"What they have met exactly is a question, "he said. I'm very curious if they recognized each other as separate or they just thought: "These are pretty strange guys in the next valley." How did this work culturally? "
The botchip discovered by the Russian technologists at Denisova Cave in 2012 was brown and about as long as the adult's small toe.
It was one of the tens of thousands of bone chips, most of ibex, deer and horses, recovered from the cave using river water and a sieve. It was then screened by researchers at the University of Oxford using a technique that can broadly tell which animal group it was from, based on differences in the protein collagen.
The bot chip was marked as belonging to the human family, so the Oxford student, master Samantha Brown, brought it to Slon and her colleagues in Leipzig, Germany.
A bone that has been through a lot
Half of the bone has since been crushed for radiocarbon dating, which showed that it was more than 50,000 years old. The other half was ground for DNA analysis, Viola said.
"There is practically nothing left of it, which is a bit of a shame. "
He worked from a small, gray plastic replica 3D printed with a micro-CT scan. However, it is so detailed that you can see textures that suggest how the story ended.
"It looks sour, and I think that's because it was consumed by a hyena," Viola said.
While Denisovans may have lived in the Denisova cave, it seems that they have not buried their dead there, so all the bone fragments that were found inside were likely to have been vomited by predators such as cave hyena's.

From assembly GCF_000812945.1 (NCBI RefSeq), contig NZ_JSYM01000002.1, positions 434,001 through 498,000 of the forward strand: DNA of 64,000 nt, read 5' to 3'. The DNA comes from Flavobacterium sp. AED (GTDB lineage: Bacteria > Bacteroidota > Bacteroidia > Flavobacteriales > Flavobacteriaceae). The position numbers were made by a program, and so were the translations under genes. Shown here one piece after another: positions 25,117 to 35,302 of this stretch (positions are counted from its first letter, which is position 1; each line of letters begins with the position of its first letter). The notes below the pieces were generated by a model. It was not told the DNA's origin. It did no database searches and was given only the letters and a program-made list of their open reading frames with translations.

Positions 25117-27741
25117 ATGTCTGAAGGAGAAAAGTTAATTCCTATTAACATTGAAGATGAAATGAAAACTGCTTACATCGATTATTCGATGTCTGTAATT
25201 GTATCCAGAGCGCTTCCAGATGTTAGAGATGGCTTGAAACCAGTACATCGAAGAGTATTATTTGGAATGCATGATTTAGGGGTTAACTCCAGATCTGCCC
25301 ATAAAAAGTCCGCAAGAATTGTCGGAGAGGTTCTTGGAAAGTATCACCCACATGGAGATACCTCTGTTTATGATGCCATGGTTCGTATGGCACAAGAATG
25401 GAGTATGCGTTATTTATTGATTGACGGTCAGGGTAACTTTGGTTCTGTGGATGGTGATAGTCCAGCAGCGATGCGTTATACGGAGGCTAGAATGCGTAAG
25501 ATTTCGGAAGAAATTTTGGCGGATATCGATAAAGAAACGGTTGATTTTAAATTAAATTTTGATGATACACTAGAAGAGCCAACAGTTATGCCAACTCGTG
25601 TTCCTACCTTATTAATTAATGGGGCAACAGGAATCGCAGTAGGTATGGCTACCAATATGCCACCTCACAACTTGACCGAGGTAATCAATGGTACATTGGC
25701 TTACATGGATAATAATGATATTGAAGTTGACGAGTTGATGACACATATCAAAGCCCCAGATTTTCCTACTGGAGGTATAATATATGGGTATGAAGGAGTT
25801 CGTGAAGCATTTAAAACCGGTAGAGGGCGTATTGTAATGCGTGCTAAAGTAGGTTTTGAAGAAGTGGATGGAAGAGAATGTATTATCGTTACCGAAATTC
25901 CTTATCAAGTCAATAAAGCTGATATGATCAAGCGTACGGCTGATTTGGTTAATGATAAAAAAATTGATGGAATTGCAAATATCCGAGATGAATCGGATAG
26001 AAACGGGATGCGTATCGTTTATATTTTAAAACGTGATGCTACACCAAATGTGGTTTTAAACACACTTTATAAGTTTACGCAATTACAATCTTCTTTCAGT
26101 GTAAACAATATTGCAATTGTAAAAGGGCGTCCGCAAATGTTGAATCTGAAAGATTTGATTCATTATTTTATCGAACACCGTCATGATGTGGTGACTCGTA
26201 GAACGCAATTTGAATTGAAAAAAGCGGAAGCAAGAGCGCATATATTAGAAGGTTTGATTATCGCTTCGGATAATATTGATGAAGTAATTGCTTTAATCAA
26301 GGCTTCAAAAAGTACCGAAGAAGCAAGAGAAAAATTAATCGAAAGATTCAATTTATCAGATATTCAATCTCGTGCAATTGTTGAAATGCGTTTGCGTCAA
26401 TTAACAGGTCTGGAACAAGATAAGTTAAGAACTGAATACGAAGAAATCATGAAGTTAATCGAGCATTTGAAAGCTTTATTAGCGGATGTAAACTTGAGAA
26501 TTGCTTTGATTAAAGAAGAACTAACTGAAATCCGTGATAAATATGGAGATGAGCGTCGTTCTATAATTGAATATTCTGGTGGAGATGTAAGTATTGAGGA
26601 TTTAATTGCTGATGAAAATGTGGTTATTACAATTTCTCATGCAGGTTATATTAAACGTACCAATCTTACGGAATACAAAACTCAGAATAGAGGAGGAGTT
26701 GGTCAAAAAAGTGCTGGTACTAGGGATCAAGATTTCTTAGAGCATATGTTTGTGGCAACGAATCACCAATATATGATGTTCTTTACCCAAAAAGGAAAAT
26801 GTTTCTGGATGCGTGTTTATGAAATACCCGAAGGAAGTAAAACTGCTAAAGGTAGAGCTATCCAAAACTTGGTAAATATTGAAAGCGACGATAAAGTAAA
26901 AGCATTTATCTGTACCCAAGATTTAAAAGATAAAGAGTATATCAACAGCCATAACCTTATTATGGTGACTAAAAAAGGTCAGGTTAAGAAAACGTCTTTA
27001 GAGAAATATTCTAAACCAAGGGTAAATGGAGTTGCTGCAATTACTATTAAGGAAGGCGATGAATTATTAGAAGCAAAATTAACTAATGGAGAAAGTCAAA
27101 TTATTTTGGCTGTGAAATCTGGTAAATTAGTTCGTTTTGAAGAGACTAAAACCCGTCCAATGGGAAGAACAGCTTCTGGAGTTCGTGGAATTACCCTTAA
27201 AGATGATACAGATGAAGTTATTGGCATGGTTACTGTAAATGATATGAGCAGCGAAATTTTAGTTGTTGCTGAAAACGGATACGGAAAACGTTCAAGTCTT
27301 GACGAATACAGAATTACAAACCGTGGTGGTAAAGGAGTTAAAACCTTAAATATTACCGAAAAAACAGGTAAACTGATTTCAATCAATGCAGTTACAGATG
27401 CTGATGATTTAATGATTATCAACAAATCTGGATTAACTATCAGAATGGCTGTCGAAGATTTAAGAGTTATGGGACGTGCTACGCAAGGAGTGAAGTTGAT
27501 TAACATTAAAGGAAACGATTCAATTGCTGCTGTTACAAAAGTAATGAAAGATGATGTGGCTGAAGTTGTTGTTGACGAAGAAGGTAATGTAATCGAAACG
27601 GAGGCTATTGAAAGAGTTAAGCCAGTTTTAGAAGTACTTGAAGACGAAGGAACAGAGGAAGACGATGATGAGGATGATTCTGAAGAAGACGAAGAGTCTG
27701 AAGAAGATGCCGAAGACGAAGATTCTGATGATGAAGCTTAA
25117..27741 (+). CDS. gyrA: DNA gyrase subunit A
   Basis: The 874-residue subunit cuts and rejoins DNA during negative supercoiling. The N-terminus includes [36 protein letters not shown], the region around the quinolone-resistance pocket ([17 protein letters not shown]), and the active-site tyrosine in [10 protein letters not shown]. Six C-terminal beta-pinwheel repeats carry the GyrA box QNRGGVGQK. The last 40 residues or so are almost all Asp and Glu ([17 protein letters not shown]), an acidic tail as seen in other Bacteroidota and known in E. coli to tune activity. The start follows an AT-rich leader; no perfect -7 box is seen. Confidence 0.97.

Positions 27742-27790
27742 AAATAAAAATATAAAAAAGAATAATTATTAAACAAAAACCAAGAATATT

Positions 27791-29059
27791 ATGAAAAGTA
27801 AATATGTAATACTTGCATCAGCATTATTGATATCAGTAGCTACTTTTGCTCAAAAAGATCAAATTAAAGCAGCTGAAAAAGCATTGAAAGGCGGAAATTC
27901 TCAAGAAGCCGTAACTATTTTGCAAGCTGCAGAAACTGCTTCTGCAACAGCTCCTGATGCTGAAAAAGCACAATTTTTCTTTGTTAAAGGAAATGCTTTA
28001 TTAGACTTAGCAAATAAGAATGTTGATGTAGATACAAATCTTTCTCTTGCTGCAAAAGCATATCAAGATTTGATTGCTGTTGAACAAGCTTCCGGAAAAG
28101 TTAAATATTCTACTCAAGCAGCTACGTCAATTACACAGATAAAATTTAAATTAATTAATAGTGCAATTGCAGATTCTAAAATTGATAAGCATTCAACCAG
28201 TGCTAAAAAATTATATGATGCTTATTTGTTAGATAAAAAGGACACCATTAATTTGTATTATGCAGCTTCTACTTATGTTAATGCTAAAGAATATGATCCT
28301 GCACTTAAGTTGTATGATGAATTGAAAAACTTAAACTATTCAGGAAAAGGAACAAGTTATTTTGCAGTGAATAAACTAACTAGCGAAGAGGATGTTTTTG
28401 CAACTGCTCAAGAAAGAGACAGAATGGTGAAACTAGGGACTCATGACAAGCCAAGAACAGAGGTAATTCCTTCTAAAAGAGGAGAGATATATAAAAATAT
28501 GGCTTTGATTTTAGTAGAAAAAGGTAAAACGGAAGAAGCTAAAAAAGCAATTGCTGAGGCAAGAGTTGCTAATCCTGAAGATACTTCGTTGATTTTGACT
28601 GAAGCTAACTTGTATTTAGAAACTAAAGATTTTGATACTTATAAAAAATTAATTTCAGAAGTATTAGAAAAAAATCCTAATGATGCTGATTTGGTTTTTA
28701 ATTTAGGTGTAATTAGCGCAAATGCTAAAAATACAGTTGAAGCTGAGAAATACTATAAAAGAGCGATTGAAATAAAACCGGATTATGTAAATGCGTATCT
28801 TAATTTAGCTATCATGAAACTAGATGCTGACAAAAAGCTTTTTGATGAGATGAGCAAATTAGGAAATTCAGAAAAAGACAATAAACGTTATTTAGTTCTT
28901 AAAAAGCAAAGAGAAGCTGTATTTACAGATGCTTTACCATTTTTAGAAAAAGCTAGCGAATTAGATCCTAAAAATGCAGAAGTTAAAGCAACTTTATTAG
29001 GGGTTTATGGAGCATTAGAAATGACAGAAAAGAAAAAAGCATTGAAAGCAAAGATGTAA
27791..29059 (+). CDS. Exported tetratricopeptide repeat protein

Two other facts that resulted from the analysis of the DNA of the hybrid woman were:
Her Neanderthal mother was more closely related to Neanderthals in Western Europe than any other Neanderthal man found in Denisova Cave who lived there for some time earlier, suggesting that Neanderthals migrated through Eurasia.
Her Denisovan father had her own Neanderthal ancestors and revealed a new interaction between Neanderthals and Denisovans.
Researchers who were not involved in the research said they were enthusiastic about the results.
Tangled tree of life
"Oh, I thought it was really cool," said Hendrik Poinar, an evolutionary geneticist at McMaster University in Hamilton and director of the old DNA center of the school.
He said that while people like to arrange animals into individual "species" that can not cross, in nature, such groups are not as well defined as people would think, nor is the path of evolution.
Fossils and genetics show us that the tree of life is very confused and "much more careless than we thought," he said.
Fernando Racimo, an assistant professor of population genetics at the University of Copenhagen, who investigates the genome of old modern people, Neanderthals and Denisovans, was also impressed by the discovery.
"It is astonishing that we continue to get great taken in the same cave in the middle of Siberia, "he said.
Richard Green, associate professor of biomolecular engineering at the University of California Santa Cruz, who studies old DNA and the evolutionary history of man, said that he was surprised by the findings that Neanderthals and Denisovans were quite inbreed, implying that crosses were rare.
Poinar, Racimo and Green all thought the study was well done and convincing, and adds to the evidence that the crossing of Neanderthals, Denisovans and modern people is more common than previously thought.
"It is actually repeating the same story over and over, "said Green," that when two human groups live close enough together, they will hybridize. "
The study was funded by the Max Planck Society, the Max Planck Foundation, the European Research Council and the Russian Science Foundation.